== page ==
Circadian Control of a Time-Dependent Damage Response in Drosophila melanogaster

Shahd Haddad, University of Windsor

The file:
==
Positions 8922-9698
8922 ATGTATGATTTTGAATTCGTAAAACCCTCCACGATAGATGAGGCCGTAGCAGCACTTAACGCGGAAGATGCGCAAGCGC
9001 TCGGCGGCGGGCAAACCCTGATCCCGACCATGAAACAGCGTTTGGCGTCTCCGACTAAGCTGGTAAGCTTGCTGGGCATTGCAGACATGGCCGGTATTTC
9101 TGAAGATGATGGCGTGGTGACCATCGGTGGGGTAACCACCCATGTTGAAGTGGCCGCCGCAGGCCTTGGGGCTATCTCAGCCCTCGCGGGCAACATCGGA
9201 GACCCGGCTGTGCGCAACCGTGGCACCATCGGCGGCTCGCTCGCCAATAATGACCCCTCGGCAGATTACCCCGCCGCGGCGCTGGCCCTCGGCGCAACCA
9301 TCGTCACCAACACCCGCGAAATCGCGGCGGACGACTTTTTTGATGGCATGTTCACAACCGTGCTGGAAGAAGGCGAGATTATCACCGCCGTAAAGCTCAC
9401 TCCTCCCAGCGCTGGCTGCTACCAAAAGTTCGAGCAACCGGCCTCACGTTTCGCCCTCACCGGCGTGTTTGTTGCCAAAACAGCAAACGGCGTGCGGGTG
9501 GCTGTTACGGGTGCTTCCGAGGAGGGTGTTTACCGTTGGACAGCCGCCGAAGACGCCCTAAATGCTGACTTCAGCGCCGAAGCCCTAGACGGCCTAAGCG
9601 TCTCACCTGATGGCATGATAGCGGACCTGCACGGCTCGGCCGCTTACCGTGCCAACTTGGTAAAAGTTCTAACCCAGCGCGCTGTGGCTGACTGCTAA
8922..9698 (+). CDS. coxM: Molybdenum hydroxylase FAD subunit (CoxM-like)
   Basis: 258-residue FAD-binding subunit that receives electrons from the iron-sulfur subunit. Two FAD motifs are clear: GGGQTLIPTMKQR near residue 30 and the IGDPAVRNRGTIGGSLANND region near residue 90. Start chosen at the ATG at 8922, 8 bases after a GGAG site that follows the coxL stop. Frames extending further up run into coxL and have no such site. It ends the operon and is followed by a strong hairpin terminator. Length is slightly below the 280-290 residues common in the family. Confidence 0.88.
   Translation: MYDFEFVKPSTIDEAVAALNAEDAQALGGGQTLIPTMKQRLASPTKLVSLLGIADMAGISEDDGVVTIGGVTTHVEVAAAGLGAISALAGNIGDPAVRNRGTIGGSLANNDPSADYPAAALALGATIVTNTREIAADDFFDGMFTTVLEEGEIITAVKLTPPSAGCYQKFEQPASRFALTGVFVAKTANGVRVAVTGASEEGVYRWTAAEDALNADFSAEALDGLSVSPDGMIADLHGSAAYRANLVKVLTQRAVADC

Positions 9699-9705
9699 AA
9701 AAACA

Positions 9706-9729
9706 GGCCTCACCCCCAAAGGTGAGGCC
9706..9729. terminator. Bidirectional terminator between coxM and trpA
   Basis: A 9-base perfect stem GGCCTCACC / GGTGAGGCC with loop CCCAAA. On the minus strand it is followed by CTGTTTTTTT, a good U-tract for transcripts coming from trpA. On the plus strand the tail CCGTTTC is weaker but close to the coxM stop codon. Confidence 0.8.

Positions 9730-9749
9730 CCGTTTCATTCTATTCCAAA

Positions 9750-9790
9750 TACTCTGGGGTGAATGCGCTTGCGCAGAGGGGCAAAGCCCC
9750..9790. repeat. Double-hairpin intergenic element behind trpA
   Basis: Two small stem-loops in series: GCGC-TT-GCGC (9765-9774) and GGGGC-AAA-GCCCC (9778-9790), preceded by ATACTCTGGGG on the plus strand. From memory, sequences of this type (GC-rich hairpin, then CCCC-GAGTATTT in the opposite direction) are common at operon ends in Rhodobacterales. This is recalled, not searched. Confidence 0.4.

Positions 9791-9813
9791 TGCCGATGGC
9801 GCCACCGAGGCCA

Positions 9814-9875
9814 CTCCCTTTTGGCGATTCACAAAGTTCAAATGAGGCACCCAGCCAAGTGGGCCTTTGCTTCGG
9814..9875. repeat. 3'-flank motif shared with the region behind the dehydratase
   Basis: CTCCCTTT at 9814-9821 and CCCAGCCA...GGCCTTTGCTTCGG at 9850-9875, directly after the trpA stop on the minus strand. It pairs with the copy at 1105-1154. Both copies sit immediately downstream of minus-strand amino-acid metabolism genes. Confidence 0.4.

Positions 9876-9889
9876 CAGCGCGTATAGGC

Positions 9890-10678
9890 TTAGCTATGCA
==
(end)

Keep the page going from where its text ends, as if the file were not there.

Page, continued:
Circadian rhythms are physiological and behavioural processes that cycle in a 24-hour period, and they are driven by the circadian clock. The circadian clock is an internal molecular timekeeper that consists of a transcription-translation feedback loop, which controls the expression of many different genes, including ones involved in fasting-feeding and sleep-wake cycles, in a circadian rhythmic manner. The Drosophila intestinal epithelium is constantly renewed by intestinal stem cells (ISCs) and, during regeneration, Janus Kinase/Signal Transducer and Activator of Transcription (JAK/STAT) signalling drives increased ISC division and differentiation. Our lab has previously shown that regeneration is gated by the circadian clock. I therefore hypothesised that the time of intestinal damage affects the regeneration response and used a dGFP reporter of JAK/STAT activity as a readout. Two acute damage assays that allow the control of damage timing were developed: chemical feeding and genetically-induced apoptosis of epithelial cells. In both of these assays, JAK/STAT activation in response to damage is reduced in period mutants (per01). In addition, my thesis shows that the JAK/STAT activity exhibits a time-dependent rhythm in response to apoptosis, and that this rhythm is absent in per01 mutants. My research further shows that the JAK/STAT components are expressed at significantly higher levels in wildtype compared to per01 suggesting a per-dependent transcriptional mechanism regulating JAK/STAT signalling. Overall, my research shows that the JAK/STAT pathway in the midgut is regulated by the circadian clock during regeneration.